DTM Libya | IDP & Returnee Report, Round 15 | October - November 2017


About DTM Libya

Funded by the European Union the Displacement Tracking Matrix (DTM) in Libya tracks and monitors population movements in order to collate, analyze and share information packages on Libya’s populations on the move.

DTM is designed to support the humanitarian community with demographic baselines needed to coordinate evidence based interventions. DTM’s Mobility Tracking package includes analytical reports, datasets, maps, interactive dashboards and websites on the numbers, demographics, locations of origin, displacement and movement patterns, and primary needs of mobile populations.

For all DTM reports, datasets, static and interactive maps and interactive dashboard please visit

Chapter 1: Introduction and Key Findings

This report presents the findings of Round 15 of data collection, which took place between October and November 2017. Table 1 displays the number of IDPs and returnees identified across rounds from June until November. As can be seen, the number of identified returnees had been steadily on the rise across the rounds conducted in 2017 mirrored by a gradual decrease in the number of IDPs identified in the country.

Identified IDPs were primarily residing in self-paid rented housing, hosted with relatives or non-relatives and in unfurnished buildings.

Their primary reported needs across the country were access to health services, shelter and food. Price sensitivity and inflation limits IDP access to all three above-mentioned needs. Other problems cited for access to health included irregular supply of medicines and low quality of available health services due to overcrowded facilities, poorly trained medical staff or unavailability of female doctors.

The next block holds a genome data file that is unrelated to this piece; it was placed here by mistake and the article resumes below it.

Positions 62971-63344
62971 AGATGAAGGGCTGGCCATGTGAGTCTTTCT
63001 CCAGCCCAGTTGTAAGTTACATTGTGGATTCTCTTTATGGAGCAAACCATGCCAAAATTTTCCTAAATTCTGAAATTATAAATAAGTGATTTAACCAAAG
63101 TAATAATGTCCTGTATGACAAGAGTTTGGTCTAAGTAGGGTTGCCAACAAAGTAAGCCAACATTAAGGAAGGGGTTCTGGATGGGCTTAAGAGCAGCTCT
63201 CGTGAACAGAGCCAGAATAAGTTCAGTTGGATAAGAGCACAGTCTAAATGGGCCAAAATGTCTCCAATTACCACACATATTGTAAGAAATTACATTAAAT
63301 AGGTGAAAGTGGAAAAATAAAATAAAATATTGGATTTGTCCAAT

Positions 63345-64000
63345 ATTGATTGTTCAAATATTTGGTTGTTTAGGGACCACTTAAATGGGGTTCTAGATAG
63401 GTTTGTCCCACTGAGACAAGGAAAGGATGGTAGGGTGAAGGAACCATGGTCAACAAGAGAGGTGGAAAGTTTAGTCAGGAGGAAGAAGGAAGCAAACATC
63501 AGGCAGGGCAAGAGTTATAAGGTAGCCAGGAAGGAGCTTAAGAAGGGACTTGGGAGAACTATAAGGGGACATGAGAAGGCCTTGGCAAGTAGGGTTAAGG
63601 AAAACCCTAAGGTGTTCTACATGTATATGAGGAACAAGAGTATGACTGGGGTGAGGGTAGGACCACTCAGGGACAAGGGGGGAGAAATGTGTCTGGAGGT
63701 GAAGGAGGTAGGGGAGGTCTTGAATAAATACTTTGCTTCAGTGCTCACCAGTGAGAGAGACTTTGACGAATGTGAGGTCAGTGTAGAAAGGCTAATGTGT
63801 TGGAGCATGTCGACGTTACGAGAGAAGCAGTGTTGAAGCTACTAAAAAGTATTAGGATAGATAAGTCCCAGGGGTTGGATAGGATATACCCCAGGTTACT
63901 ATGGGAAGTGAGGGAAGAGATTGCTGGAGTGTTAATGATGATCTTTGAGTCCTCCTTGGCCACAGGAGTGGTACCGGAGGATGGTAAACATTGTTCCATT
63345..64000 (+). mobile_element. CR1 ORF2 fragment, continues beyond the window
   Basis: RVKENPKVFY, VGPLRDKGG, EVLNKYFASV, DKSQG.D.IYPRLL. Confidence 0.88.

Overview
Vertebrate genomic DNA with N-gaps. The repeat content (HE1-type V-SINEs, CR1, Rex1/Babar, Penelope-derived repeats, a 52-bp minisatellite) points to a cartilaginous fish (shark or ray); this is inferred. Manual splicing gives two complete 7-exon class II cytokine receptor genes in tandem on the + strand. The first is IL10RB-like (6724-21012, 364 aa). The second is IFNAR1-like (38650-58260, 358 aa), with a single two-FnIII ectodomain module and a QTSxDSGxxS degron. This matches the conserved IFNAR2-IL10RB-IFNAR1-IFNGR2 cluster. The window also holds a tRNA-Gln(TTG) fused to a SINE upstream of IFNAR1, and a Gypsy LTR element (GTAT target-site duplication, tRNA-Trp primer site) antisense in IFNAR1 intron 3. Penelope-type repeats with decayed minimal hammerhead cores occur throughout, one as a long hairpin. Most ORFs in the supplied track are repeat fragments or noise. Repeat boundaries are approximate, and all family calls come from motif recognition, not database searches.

The largest group of IDPs (47%) was displaced over the course of 2015, 35% were displaced between 2011-2014 and 18% were displaced between the start of 2016 to the time of data collection.

At the end of September 2017 clashes in Sabratah had resulted in the displacement of 11,350 individuals (2,350 households).

Within this reporting period, 2,056 families, 10,280 individuals returned to Sabratah due to the reopening of schools. It is reported that 50 families have been unable to return as they are in critical need of non food items, mattresses and house repairs.
Large numbers of formerly displaced persons were reported to have returned to their homes in the respective baladiyas of Sirte, Ubari, Sabratha and Abu Qurayn.

Reported returnee primary needs remained the same as the previous reporting rounds; the need focused on access to health services. The second most cited need for returnees continued to be access to education and the third access to security. In this round children were reported to be attending school regularly.
Within six baladiyas (Derna, Ubari, Al Aziziya, Janzour, Hrawa and Al Ajaylat) irregular attendance was reported due to damaged schools, safety issues and overcrowding.

Yefren, Surman, Benghazi, Zwara and Ziltun were amongst the 41 baladiyas now reporting 0 to 40% operational hospitals.

Three baladiyas, Arrajban, Bani Waleed and Tajoura continue to report regular access to medicine with 97 baladiyas reporting no regular access.

The following report will provide more details on IDP and returnee timelines of displacement and return, origins and areas of residence, shelter settings, needs, and relations with baladiya residents.
Chapter 2 will focus on IDP profiles and Chapter 3 on returnee profiles. Chapter 4 will provide a general multisectorial overview of education, health, public services, nutrition, access to livelihoods, security, and access to markets in Libya.

Chapter 5 concludes with notes on the data collected during this round, providing more details about the numbers and positions of key informants interviewed during Round 15.

The IDP-Returnee information package is accompanied by the Round 15 dataset which contains all data collected for each muhalla and baladiya on IDPs, returnees and migrants, along with multisectorial data by baladiya to facilitate more targeted or in-depth analysis by practitioners and researchers.